The bottom line is the vast majority of people who go on a cruise do not get sick.
Royal Caribbean offers guests the option to enjoy unlimited beverages on their cruise, but you might be wondering exactly how much is a drink package on Royal Caribbean.
Beverage packages are a very popular choice among guests, because they offer a fixed cost for drinks, and this means an easy to budget approach to a cost that could otherwise rack up a big bill later.
Depending on which package you choose, there are a few price ranges to consider.
Drink Package Costs
The cost of a Royal Caribbean drink package will vary from sailing to sailing, and ship to ship. This means there is no fleet-wide cost or standard to expect. There are a variety of factors that play into the cost of a drink package.
The Deluxe Beverage Package (unlimited alcohol package) will cost somewhere between $63.00 - $89.00 per person, per day for a drink package when purchased onboard.
The Refreshment Package (non-alcoholic package) will cost between $29.00 - $38.00 per person, per day for a drink package when purchased onboard.
The Classic Soda package will cost between $12.99 - $15.00 per person, per day for a drink package when purchased onboard.
These prices are the range you can expect when purchased onboard the ship.
There is almost always a discount of some kind available to for drink packages when guests pre-purchase them. In fact, the exact discount can change depending on the various promotions available, so be sure to keep an eye on prices.
It is common to see a 20-30% discount off the daily rate. Royal Caribbean has been known to run even more lucrative discounts from time to time.
Gratuity with the drink package
When you buy any drink package, you will pay a 18% gratuity on top of the daily drink package price.
This gratuity will cover all of your drink package usage during your cruise, and it means no additional gratuity is expected when ordering beverages from a waiter or bartender.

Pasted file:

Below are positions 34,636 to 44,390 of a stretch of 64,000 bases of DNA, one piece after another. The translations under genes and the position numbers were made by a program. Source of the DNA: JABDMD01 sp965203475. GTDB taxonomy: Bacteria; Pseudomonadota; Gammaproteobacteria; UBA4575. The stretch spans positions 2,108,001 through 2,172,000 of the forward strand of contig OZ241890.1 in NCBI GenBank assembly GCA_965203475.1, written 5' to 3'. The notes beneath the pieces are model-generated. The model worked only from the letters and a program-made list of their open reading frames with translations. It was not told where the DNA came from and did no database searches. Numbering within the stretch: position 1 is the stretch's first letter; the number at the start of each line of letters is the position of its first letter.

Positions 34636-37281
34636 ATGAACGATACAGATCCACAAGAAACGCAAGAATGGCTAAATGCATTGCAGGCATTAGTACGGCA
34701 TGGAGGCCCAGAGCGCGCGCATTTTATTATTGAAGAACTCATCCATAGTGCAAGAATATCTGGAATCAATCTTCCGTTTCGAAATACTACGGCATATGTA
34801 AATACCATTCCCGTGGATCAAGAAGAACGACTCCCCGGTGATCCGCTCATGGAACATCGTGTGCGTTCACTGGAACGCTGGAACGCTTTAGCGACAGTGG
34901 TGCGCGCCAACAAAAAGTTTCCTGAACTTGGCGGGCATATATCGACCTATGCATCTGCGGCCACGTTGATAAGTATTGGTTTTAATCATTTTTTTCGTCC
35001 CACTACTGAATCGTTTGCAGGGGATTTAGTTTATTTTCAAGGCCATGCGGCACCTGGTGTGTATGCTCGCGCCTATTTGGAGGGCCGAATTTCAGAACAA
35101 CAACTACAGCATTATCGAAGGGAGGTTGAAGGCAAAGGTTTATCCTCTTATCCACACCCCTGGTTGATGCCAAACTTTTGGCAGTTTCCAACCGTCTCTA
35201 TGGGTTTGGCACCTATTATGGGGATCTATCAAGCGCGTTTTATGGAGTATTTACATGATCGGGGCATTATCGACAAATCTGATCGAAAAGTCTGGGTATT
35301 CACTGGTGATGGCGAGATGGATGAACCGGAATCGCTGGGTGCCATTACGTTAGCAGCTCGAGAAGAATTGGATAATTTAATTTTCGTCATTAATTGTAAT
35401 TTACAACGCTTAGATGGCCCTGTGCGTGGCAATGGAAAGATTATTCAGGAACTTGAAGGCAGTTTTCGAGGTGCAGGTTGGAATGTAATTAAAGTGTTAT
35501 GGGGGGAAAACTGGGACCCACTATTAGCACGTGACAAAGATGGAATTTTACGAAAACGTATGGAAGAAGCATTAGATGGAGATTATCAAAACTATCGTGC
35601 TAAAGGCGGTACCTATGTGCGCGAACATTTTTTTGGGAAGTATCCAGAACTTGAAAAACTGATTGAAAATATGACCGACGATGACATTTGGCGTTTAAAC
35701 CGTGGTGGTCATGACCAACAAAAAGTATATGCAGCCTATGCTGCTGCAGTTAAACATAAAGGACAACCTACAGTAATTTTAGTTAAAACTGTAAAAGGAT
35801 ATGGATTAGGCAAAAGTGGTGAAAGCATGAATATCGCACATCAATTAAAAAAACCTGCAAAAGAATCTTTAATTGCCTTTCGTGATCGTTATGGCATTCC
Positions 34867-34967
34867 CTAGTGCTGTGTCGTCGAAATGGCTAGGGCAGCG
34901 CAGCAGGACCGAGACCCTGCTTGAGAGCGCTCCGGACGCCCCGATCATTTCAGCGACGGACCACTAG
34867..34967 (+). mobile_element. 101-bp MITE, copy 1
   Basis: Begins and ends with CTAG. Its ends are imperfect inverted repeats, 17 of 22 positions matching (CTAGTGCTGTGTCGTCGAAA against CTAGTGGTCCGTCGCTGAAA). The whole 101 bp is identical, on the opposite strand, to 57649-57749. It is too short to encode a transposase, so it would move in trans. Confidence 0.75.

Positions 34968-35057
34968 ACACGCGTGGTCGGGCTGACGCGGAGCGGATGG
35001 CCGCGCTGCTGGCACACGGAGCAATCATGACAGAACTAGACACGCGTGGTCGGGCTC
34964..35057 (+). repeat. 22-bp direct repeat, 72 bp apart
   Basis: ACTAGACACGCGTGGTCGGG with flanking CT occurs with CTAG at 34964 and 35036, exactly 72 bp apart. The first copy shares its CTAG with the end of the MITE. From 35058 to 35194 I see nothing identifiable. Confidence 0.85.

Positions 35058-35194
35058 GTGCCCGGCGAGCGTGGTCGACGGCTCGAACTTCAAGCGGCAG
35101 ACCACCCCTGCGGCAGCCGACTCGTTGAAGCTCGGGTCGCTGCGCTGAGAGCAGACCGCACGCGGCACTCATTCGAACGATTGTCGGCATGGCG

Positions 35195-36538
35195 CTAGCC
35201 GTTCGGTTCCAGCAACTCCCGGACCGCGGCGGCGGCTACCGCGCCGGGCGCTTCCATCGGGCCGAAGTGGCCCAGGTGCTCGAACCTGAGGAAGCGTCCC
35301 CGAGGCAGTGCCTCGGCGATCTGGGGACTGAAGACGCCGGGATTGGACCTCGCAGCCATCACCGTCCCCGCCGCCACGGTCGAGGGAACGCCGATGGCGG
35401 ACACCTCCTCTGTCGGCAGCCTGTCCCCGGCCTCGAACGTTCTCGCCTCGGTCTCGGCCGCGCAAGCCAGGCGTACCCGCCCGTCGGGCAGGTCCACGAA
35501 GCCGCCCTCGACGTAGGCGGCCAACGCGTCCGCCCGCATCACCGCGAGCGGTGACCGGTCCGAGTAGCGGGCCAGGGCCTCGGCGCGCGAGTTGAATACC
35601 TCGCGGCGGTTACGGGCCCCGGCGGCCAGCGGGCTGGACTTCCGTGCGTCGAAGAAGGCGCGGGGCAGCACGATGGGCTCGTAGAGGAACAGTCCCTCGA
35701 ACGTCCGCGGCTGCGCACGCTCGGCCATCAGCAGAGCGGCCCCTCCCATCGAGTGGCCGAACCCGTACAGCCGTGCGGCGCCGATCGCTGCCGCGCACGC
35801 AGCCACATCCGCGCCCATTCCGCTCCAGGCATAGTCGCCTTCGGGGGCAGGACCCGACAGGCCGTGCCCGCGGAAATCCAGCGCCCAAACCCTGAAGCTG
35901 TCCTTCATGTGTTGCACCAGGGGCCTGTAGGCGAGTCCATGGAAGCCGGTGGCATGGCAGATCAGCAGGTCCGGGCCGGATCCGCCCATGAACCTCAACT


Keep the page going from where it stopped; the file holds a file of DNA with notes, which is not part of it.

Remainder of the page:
Crew members receive a pool of the gratuity, based on how many drinks they serve. The more orders they take, the greater their share of the drink package gratuity pool of money.
Is the drink package worth it?
A drink package is not cheap, especially on longer sailings, but they do offer a value when properly used.
Many guests enjoy the fact a drink package offers fixed costs and convenience of being able to order drinks anytime they see fit, without concern of running up a big bill or being stuck with a drink they do not like.
On average, it will take 6-7 cocktails per day to break even on the Deluxe Beverage Package, whereas the Refreshment Package breaks even around 4-5 mocktails. The soda package takes about 3-4 soft drinks per day to break even.
There is no denying that you can save money with a drink package and make it worthwhile, but it requires you to want/enjoy having a number of drinks, everyday of your cruise.
It has been over four months since Royal Caribbean stopped cruising, and everyone is still wondering when cruises might resume.
When cruises do start up again (like they have in Germany), would repeat cruise fans feel comfortable going on a Royal Caribbean cruise immediately.
I posed this question back in April, just a few weeks after the cruise shutdown occurred. Since then, a lot has happened, including a greater proliferation of the global health crisis across the United States.
I wanted to know if cruisers felt as strongly now as they did in April about wanting to go back.
In April, about 61% of the people that responded to the poll answered "yes" to the question if they would feel comfortable going on a Royal Caribbean cruise right away once it resumes.
About 28% responded "no", and another 10% responded with "maybe".
Fast-forwarding back to today, I posted the exact same poll question for a little over 24 hours to get a sense of if attitudes have changed in regards to cruising again immediately.
At the time of writing this post, 1,181 responses were received, and an overwhelming 775 people answered yes, they would feel comfortable going on a Royal Caribbean cruise right away. This amounts to 65% of the votes, which is a slight increase compared to the last poll.
Two hundred ninety-two people voted "no" (24%), and 114 voted "maybe" (9%).
Many of the comments in the poll covered the gamut of emotions involved with their desire to cruise again, along with concerns over their safety.